Book Review: Divergent, by Veronica Roth

March 13, 2011 at 12:35 am (Book Reviews) (, , , , )

Five factions form the basis of society: Abnegation, dedicated to selflessness; Amity, dedicated to kindness; Candor, dedicated to honesty; Dauntless, dedicated to courage; and Erudite, dedicated to knowledge. Five factions, five ways of life, for outside the faction, there is nothing. Your faction determines everything, the jobs you do, the way you eat, even how you dress and how you think.
Beatrice knows she doesn’t belong in Abnegation, the faction in which she was rasied, but she isn’t really sure where she does belong. She astonishes herself as much as anyone when she chooses to enter the brutal, even lethal initiation into Dauntless, but Abnegation is more a part of her than she thinks, and selflessness can be its own kind of bravery. She’ll need all the courage she can find; there is trouble brewing within the factions, and courage alone won’t be enough to stop what’s coming.

I maybe kind of squealed when I saw this ARC come into the store. I was already crazy looking forward to it just from the description in our computer system, and then to actually get my hands on it two months early? *swoon* And I knew- KNEW- it was a mistake to start reading it right before work. Every time I had to put it away in the locker was infuriating- if I was ever going to call out because I was too caught up in a book to move  think  be civil , this would have been it. I wanted to lose myself within the (absolutely gorgeous) cover and devour it in one sitting; that I couldn’t was almost physically painful.

I’m in love with the entire concept. The way people divide themselves, and are divided by others, fascinates me, and is also significant throughout all of history. The idea of a society spitting itself into factions by virtue just raises so many questions and possibilities and- in my mind one of the best things an author can provoke in a reader- what if’s. If the individual factions aren’t all drawn with the same exquisite sense of clarity, with all the fascinating shades of grey between the fault and the virtue, perhaps that’s to be expected given the limited contact Beatrice as the narrator has with them. It would have been nice to see more of a range within the other factions, but I think (hope?) that’s something we’ll get to see in the future.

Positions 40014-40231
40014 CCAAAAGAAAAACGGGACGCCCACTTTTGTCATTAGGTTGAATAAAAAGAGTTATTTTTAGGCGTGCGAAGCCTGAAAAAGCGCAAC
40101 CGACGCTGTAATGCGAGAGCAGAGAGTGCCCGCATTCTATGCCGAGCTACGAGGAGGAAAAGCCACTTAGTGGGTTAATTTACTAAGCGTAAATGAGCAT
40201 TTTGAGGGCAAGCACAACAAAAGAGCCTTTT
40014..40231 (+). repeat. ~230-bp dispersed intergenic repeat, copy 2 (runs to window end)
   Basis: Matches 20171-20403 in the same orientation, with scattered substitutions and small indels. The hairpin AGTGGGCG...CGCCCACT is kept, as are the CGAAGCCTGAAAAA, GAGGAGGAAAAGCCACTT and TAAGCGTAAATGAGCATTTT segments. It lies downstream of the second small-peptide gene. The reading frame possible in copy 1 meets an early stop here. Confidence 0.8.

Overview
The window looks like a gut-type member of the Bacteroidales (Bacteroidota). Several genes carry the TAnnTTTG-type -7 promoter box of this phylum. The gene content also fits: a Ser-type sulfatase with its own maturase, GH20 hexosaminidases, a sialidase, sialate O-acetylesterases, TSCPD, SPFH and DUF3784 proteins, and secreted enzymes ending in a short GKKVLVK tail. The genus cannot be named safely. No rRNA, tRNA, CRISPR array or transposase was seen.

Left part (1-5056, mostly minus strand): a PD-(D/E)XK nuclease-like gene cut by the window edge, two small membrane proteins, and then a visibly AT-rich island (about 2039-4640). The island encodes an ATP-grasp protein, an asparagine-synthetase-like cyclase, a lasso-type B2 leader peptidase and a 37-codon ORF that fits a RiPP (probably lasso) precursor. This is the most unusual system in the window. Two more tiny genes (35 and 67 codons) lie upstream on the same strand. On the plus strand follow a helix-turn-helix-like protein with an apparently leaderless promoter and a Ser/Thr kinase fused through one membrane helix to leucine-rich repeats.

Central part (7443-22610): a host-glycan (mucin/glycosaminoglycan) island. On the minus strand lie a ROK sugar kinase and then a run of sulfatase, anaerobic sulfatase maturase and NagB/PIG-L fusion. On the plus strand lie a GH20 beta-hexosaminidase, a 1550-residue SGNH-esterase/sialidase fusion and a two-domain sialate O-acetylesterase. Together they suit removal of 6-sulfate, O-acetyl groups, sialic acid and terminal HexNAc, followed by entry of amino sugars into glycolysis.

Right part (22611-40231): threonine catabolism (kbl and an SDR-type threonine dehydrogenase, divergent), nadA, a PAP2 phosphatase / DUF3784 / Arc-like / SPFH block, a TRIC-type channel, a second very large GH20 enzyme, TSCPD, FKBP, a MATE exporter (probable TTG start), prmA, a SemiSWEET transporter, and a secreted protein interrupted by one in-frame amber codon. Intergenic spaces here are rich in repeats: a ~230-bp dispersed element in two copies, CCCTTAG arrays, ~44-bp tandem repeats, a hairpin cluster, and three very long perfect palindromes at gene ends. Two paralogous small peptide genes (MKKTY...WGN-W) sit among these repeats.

Beatrice- or Tris, as she renames herself within Dauntless- is truly an exceptional narrator. Once I read her description of Abnegation life- a good life, with good people, a life she can genuinely admire but to which she can never really belong- I was hooked. Tris is very aware of her shortcomings, not in a morbid or self-pitying way, but in a candid appraisal of who and what she is. She learns and grows and develops, but even with the new realizations, there’s a sense of rightness as the pieces fit in place with the parts of her already present. She sees people very clearly, which can be as painful as it is helpful. This clarity, this precision, allows for some stunning, gorgeous moments when people manage to surprise her, whatever the result. It’s a relief to learn with her that who we were doesn’t have to be completely excised from who we want to be.